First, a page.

She said it is no longer possible or sustainable for businesses to only care about numbers and they must increasingly consider ethical behaviour when making decisions. This lesson is being brought home loud and clear by the Russia-Ukraine crisis, she added.

“That is where I see a need for improvement and that is where a lot of people come to us for advice. But the fact they have come to us means they have identified that gap and the fact they have potentially not been equipped well enough to navigate that language and space, and have now found themselves in a situation where they need to. So, these are slightly more complex decisions to make,” said Koneska.

And because ethics are as much a consideration as financials in several of the issues arising from the conflict, reputational risk is a big threat facing multinationals.

It is a big risk and a lot of the big multinationals are struggling to make a decision and consider all the reputational fallout, said Koneska.

For example, it is not a matter of just complying with sanctions, it’s about your values and what you stand for, she added. And Koneska believes risk managers should be involved in these discussions.

“Brands nowadays can very quickly suffer reputational damage. These are board-level decisions but I think risk managers have a role to play. They need to be able to outline clearly the risks of different scenarios and courses of actions, and be able to present the decision-makers with as realistic an image as possible of the risk landscape out there,” said Koneska.

“Risk managers need to be part of this conversation about how companies comply with sanctions. Risk is integral to the compliance conversation. Risk managers will be able to see the effect that risks that impact the different levels of compliance will have on the different parts of the business, whether it’s profit, people, market share or competition. So they have a big part to play in making organisations more resilient to sanctions risk,” she added.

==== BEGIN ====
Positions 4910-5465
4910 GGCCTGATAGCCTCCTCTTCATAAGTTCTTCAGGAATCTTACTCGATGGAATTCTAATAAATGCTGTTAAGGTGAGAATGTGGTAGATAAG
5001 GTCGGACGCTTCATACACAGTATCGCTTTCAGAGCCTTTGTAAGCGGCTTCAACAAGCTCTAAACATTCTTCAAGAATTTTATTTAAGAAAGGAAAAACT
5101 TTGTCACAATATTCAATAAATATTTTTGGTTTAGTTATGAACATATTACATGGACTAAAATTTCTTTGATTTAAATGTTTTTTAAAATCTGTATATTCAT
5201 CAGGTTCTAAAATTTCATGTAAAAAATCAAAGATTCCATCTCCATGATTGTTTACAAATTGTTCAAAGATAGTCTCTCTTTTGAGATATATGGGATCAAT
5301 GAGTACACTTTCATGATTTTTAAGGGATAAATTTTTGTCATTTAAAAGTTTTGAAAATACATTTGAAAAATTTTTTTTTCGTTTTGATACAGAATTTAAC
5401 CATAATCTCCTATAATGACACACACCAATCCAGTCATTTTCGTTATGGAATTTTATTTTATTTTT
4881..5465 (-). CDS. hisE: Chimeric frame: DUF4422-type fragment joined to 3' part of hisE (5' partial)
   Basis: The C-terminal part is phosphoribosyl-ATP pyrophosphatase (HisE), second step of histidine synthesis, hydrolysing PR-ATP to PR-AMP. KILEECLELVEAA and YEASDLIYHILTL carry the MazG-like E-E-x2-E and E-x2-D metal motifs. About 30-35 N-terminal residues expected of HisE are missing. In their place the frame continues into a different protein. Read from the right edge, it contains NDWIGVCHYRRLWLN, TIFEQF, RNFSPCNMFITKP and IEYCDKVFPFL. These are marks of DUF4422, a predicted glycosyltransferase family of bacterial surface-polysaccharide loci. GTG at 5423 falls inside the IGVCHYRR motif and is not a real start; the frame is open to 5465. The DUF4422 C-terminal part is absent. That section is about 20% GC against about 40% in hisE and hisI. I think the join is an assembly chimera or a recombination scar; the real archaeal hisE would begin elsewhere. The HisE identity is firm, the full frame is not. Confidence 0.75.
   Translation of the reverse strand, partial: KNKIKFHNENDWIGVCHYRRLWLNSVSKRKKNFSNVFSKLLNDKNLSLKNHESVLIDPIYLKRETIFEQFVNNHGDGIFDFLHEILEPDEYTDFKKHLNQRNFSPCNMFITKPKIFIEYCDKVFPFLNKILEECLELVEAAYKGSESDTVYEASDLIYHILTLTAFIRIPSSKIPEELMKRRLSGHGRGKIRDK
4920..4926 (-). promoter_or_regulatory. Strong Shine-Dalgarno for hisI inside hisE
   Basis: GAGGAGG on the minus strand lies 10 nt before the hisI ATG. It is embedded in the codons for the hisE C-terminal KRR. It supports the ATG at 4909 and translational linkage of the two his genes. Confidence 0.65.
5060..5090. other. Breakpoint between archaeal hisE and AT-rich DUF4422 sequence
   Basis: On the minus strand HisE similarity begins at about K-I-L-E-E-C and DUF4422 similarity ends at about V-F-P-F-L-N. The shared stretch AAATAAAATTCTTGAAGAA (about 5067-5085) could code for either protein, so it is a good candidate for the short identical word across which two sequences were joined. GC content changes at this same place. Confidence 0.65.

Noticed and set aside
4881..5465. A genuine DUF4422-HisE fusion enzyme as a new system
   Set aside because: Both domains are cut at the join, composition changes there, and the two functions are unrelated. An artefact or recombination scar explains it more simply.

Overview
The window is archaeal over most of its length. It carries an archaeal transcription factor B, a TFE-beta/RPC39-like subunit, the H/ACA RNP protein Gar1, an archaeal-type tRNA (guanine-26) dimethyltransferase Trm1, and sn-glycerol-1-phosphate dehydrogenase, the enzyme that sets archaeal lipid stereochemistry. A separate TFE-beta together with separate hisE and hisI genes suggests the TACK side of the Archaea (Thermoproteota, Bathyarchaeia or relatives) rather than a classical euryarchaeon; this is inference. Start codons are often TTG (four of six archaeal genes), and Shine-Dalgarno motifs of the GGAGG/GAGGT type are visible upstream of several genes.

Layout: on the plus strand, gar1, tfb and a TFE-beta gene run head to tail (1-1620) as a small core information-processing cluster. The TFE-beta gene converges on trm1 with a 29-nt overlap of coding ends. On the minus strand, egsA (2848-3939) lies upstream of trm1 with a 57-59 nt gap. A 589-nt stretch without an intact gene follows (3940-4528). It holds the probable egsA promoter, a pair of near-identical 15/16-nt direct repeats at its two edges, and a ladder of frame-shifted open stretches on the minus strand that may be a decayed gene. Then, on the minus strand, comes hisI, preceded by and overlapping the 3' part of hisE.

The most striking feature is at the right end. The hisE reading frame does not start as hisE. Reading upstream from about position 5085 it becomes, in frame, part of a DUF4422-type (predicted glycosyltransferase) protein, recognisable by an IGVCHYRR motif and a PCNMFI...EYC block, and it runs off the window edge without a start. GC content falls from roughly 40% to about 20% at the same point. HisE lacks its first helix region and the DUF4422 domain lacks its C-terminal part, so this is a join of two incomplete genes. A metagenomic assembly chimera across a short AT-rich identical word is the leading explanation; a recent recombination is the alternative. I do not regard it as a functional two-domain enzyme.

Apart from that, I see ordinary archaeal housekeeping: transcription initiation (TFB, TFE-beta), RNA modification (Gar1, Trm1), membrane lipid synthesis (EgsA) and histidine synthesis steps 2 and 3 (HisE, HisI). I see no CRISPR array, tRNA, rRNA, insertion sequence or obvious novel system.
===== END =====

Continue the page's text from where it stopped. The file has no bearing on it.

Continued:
“There is very little precedent here and you need to think and feel your way through this,” she advised risk managers.

Risk managers are also critical to the wider crisis response, according to Koneska. And from what she sees, organisations are well prepared and have learnt lessons from Covid-19. But as ever, the best companies and risk managers will be able to adapt their plans to new scenarios.

“Organisations with a mature risk management framework ideally should have arrived at this point well prepared, with the right tools and organisational setup to enable risk managers to play that critical role by pulling critical resources from across the organisation, rolling out the right risk management measures and so on,” said Koneska.

“It is still early days but from what I see, I think a lot of organisations came to this well prepared. I think Covid was a good crisis exercise. Those organisations that really invested in their risk management and crisis management should be in a good position to respond to this latest crisis, with the internal resources and tools to do their job properly now,” she said.

However, while you can learn from other crises, the best organisations and risk managers will be flexible and adapt plans to account for the individual situation,” she added.